How to except the unexpected?
steve at REMOVETHIScyber.com.au
Sat Mar 4 08:19:13 CET 2006
On Fri, 03 Mar 2006 21:10:22 -0800, Paul Rubin wrote:
> Steven D'Aprano <steve at REMOVETHIScyber.com.au> writes:
>> except ExpectedErrors:
>> except ErrorsThatCantHappen:
>> print "Congratulations! You have found a program bug!"
>> print "For a $327.68 reward, please send the following " \
>> "traceback to Professor Donald Knuth."
>> print "An unexpected error occurred."
>> print "This probably means the Internet is broken."
> But this isn't good, it catches asynchronous exceptions like the user
> hitting ctrl-C, which you might want to handle elsewhere. What you
> want is a way to catch only actual exceptions raised from inside the
> try block.
It will only catch the KeyboardInterrupt exception if the user actually
hits ctrl-C during the time the code running inside the try block is
executing. It certainly won't catch random ctrl-Cs happening at other
The way to deal with it is to add another except clause to deal with the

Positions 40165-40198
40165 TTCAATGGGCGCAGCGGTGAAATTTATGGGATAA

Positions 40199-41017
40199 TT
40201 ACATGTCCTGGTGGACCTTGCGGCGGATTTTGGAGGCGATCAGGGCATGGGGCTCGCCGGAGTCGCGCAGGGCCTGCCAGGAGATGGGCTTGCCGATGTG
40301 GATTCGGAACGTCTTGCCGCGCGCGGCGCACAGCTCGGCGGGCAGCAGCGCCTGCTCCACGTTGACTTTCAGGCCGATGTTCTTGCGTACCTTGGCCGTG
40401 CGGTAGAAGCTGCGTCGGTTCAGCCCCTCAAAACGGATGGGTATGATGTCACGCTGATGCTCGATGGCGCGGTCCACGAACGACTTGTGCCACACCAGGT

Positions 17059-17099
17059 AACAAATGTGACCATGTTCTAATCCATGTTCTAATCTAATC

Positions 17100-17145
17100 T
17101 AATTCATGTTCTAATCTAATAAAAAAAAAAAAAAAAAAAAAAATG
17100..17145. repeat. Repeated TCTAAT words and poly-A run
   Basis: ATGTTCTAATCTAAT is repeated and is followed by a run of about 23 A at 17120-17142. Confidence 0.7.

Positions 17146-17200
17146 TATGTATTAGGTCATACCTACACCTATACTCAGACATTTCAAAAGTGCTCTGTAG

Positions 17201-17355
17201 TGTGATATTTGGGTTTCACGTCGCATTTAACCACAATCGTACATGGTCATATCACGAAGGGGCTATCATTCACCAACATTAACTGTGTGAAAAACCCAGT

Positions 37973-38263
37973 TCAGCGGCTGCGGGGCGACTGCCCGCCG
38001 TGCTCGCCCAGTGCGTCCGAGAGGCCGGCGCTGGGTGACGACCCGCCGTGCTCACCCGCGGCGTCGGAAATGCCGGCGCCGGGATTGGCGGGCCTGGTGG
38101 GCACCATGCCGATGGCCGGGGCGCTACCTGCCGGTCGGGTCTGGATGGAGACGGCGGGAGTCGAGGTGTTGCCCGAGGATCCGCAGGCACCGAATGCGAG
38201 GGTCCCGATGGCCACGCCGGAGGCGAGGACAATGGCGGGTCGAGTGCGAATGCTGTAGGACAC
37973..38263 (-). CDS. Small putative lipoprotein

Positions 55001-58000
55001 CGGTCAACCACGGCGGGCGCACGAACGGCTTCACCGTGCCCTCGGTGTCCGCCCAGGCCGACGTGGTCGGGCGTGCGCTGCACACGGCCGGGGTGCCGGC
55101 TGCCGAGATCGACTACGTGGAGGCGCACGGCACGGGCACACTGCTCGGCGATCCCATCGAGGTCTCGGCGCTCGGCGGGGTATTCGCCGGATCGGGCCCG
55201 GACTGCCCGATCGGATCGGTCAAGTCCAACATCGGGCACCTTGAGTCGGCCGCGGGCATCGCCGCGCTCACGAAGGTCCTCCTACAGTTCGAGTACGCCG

KeyboardInterrupt, or to have recover_from_error_gracefully() deal with
it. The design pattern still works. I don't know if it has a fancy name,
but it is easy to describe:-
catch specific known errors that you can recover from, and recover from
them whatever way you like (including, possibly, re-raising the exception
and letting higher-level code deal with it);
then catch errors that cannot possibly happen unless there is a bug,
and treat them as a bug;
and lastly catch unexpected errors that you don't know how to handle and
My code wasn't meant as production level code, nor was ExpectedErrors
meant as an exhaustive list. I thought that was too obvious to need
Oh, in case this also wasn't obvious, Donald Knuth won't really pay
$327.68 for bugs in your Python code. He only pays for bugs in his own
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